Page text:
Obama must learn from past mistakes in fight against Uganda's LRA
Obama’s deployment of 100 American military advisers to Uganda could help defeat Joseph Kony and the Lord’s Resistance Army. But things could also go horribly wrong. That's what happened before. Still, the factors that led to past failure can be clearly identified – and hopefully avoided.
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Another complicating factor is the current predominance of non-Ugandans in the LRA, including many abducted Congolese and South Sudanese. Any amnesty or prosecutorial effort must take this into consideration. Countries must collaborate to address the cross-regional nature of the problem.Skip to next paragraph
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Similarly, disarmament, demobilization, and reintegration programs have stalled in Uganda and not been implemented in other countries where the LRA has abducted civilians. These kinds of programs need to be coordinated by a regional body like the African Union, with the US and other nations serving in an advisory capacity and offering financial support.
Failure to protect civilians
The fourth and most devastating shortcoming of the last coordinated international campaign was its egregious failure to protect civilians. It is imperative that this time troops are properly trained and mandated to protect population centers vulnerable to LRA reprisal attacks, even if that means there are fewer soldiers available to fight the LRA as a result.
For these four main reasons, Operation Lightning Thunder failed. After several botched attempts at killing or capturing Kony, including an aerial bombing campaign in Garamba National Park in the Democratic Republic of Congo that succeeded in destroying an LRA camp but also included significant civilian casualties, momentum for the operation quickly fell apart.
As the LRA realized that both the political will and military capacities of the three armies were eroding, it went on a rampage of raping, mutilating, and killing civilians it suspected of supporting the operation. The Americans, perhaps not realizing the complexities confronting them from the start, were swiftly criticized by human rights organizations for failing to help ensure the protection of civilians and for providing support and intelligence for an operation that led to widespread human rights abuses. By mid-2009, the operation was effectively over, leaving a bitter taste in everyone’s mouths.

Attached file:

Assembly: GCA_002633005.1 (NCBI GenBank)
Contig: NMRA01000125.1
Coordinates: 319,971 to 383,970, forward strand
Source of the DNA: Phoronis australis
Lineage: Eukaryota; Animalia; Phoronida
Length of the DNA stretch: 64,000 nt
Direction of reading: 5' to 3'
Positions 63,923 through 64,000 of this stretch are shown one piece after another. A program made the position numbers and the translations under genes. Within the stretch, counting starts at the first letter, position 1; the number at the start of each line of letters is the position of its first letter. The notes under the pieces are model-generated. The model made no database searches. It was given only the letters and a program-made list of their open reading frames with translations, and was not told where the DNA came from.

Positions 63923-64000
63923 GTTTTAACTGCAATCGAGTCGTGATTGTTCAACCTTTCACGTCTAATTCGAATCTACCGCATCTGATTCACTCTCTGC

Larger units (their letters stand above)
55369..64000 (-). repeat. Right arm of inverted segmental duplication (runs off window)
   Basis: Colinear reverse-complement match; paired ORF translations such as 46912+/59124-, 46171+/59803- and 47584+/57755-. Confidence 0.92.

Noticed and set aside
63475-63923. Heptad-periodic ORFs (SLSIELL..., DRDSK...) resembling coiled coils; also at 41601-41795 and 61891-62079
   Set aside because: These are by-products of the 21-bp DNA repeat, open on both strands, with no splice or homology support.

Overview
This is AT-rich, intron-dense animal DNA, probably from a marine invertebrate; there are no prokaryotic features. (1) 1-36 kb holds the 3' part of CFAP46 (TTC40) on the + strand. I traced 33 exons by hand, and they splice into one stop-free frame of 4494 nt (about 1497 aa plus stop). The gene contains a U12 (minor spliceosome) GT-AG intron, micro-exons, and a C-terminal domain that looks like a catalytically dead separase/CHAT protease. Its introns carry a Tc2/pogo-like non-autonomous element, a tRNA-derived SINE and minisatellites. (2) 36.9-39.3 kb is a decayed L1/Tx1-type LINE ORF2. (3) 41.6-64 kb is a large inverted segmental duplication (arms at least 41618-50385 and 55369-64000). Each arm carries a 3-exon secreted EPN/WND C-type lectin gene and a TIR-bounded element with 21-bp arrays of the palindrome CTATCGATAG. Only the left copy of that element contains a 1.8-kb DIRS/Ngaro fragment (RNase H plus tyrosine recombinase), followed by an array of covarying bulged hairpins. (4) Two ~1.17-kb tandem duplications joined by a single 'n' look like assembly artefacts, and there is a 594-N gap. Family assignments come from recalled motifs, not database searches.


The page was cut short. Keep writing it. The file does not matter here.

Lessons for this time around
As a new campaign begins, if Uganda, the US, and other partners heed the lessons of Operation Lightning Thunder, they may avoid its failures as well. From Somalia to the Balkans to Libya, US involvement in the internal wars and conflicts of other nations has proven long and costly. Although the intervention in Libya is hardly comparable to this very limited military engagement in Uganda, it may end up serving as a model for these types of operations.
As President Obama stated in his speech at the National Defense University on March 28, 2011, “In such cases, we should not be afraid to act – but the burden of action should not be America’s alone.... Real leadership creates the conditions and coalitions for others to step up as well; to work with allies and partners so that they bear their share of the burden and pay their share of the costs; and to see that the principles of justice and human dignity are upheld by all.”
In other words: Learn from your mistakes. Don’t bite off more than you can chew. Lead from behind. But do not be afraid to lead.
Nate Haken and Patricia Taft are senior associates at The Fund for Peace. Mr. Haken works on conflict assessment issues in Uganda. Ms. Taft served from 2008-2010 as an adviser to the government of Uganda on war crimes prosecution and its case against the LRA before the International Criminal Court.